Is my dog constipated?
If you notice your dog experiencing difficulty passing hard, dry stools or mucus during bowel movements, or if they haven't had a bowel movement for 48 hours or longer, it is probable that they are dealing with constipation.
Dogs with constipation often exhibit signs such as straining, crouching, or whining while attempting to defecate. You might even notice string, grass, or clumped feces around your dog's anal area.
In this post, we will outline some typical causes of constipation in dogs, discuss the accompanying signs, and provide advice on the next steps to take.
What should I do if my dog is constipated?
Is your dog showing any signs of constipation listed above? It's essential to see your vet as soon as possible since this qualifies as a veterinary emergency that requires qualified care immediately. Many symptoms of constipation can also sometimes indicate other health issues.
What causes constipation in dogs?
There are many reasons that dogs may experience constipation. Some of the common factors that can lead to constipation include:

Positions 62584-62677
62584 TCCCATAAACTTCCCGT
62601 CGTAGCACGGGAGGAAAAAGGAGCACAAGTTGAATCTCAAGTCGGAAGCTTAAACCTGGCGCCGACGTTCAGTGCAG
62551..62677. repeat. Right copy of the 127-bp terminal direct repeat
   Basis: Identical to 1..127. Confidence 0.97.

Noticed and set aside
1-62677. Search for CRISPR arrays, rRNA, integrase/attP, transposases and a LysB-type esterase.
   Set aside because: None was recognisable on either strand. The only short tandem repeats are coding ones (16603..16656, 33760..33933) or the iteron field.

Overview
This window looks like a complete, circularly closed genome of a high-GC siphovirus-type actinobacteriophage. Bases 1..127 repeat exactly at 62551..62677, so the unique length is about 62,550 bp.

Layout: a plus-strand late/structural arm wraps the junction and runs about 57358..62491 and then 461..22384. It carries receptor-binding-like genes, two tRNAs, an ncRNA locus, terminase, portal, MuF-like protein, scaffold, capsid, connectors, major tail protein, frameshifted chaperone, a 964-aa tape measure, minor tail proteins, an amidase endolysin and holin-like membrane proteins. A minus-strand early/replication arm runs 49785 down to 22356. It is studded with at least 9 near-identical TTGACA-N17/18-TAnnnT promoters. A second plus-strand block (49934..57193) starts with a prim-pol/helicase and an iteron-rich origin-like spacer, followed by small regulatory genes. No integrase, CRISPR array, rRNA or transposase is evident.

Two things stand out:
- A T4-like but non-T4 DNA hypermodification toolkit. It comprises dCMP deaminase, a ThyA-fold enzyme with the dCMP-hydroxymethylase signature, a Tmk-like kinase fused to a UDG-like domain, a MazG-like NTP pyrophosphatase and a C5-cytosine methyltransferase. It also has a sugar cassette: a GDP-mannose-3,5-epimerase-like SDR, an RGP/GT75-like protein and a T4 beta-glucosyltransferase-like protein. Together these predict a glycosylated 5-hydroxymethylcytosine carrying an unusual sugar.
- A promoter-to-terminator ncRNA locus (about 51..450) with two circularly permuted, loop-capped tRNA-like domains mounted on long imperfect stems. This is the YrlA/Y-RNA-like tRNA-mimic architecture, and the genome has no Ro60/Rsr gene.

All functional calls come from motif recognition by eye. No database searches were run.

- Enlarged prostate
- Tumors, masses or matted hair surrounding the anus
- Abscessed or blocked anal sacks
- Ingested items such as dirt, fabric, toys or grass
- Insufficient daily exercise
- Insufficient fiber in diet
- Ingested hair from excessive self-grooming
- Pain due to orthopedic issues when attempting to defecate
How is constipation in dogs treated?
Your vet will check your pet to determine the cause of your dog's discomfort and then suggest the most suitable treatment for your dog's specific situation.
The vet might prescribe one of several common treatments for constipation in dogs, such as dog-specific laxatives, adding more fiber to your dog's diet, increasing your dog's daily exercise, or giving medication to strengthen the large intestine.Note: The advice provided in this post is intended for informational purposes and does not constitute medical advice regarding pets. For an accurate diagnosis of your pet's condition, please make an appointment with your vet.